Special Report: 5G/6G innovations
In the pre-commercial run-up to a new generation of mobile networks, a large number of innovative ideas inevitably surface, from large companies, start-ups and open initiatives. But while these can point the way to the future platforms, many fall by the wayside because they are not sufficiently robust when deployed for real, or they are not sufficiently aligned with a firm business case.
A more interesting set of innovations may, then, be seen when the new generation, in this case 5G, is starting to be deployed at some scale, and the economics and technologies are better understood in the real world. And yet, there is still plenty of room for creativity and new ideas, because operators are only at the very start of the process of turning 5G into new use cases and business models, let alone re-architecting their primary networks around the cloud.
These ideas can be just as interesting as those that emerge in the heady, pre-commercial days, but are generally better grounded in reality. In the current phase of 5G, there is the added stimulus that is coming from open networking initiatives, notably collaborative industry efforts related to Open RAN, private networks and new spectrum bands.
In this issue we have selected four from a widening pool of interesting ideas that could, if they live up to their promises, significantly enhance 5G, or future 6G, return on investment and service models. There are many more, of course, and some of those will be highlighted in future editions, but this quartet represents the diversity of innovation coming from different types of stakeholders.
Artemis pCell and Lightstorm represent the kind of creative, disruptive start-ups that can shake up established architectures and nudge the whole ecosystem towards a different approach with attractive economics. But the long battle for Artemis to commercialize its technology at scale demonstrates how hard it is for even the cleverest idea to be adopted, and the importance of having large vendor or operator support – something that may be a welcome effect of the Open RAN efforts, making it easier for large players to incorporate start-up innovations into their offerings via open frameworks.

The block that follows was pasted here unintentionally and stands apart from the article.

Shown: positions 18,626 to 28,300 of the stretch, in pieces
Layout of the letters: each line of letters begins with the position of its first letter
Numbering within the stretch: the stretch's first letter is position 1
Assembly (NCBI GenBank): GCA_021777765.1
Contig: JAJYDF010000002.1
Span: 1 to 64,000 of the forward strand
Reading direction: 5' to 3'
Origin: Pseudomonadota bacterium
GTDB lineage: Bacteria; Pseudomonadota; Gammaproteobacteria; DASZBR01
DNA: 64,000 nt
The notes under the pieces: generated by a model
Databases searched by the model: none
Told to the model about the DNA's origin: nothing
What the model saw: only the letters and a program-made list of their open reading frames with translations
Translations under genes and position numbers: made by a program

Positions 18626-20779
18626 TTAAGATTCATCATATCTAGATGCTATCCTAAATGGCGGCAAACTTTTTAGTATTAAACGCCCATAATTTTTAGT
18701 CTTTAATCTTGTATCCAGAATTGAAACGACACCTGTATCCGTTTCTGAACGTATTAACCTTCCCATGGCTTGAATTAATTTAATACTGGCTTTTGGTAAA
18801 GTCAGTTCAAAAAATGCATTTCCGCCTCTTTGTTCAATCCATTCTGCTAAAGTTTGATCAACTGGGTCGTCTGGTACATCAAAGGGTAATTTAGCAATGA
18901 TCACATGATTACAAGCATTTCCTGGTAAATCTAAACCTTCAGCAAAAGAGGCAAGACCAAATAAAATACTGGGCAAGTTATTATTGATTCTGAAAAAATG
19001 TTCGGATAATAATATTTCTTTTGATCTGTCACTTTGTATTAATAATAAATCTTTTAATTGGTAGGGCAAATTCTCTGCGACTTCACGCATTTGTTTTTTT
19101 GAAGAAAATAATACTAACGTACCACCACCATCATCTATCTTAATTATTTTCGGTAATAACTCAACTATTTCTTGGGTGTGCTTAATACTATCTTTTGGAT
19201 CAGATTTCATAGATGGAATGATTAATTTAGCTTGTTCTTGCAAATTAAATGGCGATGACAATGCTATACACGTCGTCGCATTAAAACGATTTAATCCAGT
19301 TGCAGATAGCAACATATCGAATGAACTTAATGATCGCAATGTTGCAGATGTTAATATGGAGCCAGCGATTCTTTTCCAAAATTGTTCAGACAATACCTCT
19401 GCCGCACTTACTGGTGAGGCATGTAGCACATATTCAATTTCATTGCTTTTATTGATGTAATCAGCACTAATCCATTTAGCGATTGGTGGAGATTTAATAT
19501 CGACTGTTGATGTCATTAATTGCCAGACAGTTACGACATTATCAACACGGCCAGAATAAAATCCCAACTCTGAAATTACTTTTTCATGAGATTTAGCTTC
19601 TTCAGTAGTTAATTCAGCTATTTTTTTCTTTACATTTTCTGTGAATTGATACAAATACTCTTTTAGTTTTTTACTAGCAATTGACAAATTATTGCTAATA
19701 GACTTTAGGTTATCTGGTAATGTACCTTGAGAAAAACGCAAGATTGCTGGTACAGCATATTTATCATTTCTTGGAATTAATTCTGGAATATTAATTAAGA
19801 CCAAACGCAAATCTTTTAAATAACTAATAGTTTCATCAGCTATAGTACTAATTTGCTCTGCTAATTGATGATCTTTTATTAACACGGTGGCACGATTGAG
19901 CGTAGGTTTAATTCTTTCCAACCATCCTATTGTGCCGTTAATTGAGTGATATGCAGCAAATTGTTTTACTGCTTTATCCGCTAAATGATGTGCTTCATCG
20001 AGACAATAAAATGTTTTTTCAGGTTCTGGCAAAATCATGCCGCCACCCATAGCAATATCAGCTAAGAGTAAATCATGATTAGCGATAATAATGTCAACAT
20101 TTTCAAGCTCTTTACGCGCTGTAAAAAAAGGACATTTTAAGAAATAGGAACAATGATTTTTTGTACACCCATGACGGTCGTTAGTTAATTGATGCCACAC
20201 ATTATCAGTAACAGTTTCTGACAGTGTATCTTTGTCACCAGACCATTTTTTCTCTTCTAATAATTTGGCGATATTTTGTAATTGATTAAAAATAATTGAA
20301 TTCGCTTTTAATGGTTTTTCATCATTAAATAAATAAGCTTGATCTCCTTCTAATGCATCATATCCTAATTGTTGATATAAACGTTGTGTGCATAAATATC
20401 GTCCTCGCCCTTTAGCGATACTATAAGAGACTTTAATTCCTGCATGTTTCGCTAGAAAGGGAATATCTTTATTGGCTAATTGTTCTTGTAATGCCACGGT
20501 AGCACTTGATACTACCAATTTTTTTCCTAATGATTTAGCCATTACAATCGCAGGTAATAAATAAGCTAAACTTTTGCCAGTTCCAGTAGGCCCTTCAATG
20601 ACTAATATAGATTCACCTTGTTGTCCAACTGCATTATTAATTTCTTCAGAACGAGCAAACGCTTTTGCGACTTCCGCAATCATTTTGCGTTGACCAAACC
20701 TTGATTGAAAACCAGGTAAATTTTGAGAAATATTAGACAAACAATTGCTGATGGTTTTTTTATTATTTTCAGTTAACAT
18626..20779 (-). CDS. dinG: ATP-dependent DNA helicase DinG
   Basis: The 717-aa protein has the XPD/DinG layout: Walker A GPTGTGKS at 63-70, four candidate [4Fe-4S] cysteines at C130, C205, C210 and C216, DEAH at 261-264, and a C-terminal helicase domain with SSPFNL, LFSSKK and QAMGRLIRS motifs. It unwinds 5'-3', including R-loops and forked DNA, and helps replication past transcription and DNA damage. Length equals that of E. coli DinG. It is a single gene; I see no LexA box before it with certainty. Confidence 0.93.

On the Open RAN front, we are highlighting AMD’s first efforts since it acquired Xilinx. The impact of an intensive phase of M&A in the telecoms world will be felt in the progress of new ideas. Mergers can stifle innovation by reducing the number of companies working on a particular challenge, but they can also put resources and global scale behind a strong technology. Xilinx was a leader in its FPGA market on its own, but in the Open RAN world, it was likely to be confined to specialist chips, while Intel or Qualcomm dictated the overall frameworks and platform evolution. With a rejuvenated AMD behind it, there is the opportunity to challenge Intel at every level of the emerging vRAN/Open RAN market.
Samsung’s particular take on the 6G roadmap indicates how, while large equipment vendors will always have a huge influence on innovation and future standards, there may be more of these companies taking an active role in 5G-Advanced and 6G evolutions than were seen in the early 5G days. NEC, Google, Cisco and IBM are all, among others, likely to join the ranks of tier 1 OEMs that are driving mobile platforms forward, alongside the big four network suppliers (and of course, the ability of Huawei to have global influence may be constrained in the run-up to 6G).
The combination of large vendors, from chip and equipment sectors, and smaller innovators, is essential to deliver the richest 5G and 6G platforms, capable of delivering the commercial benefits promised by new mobile standards.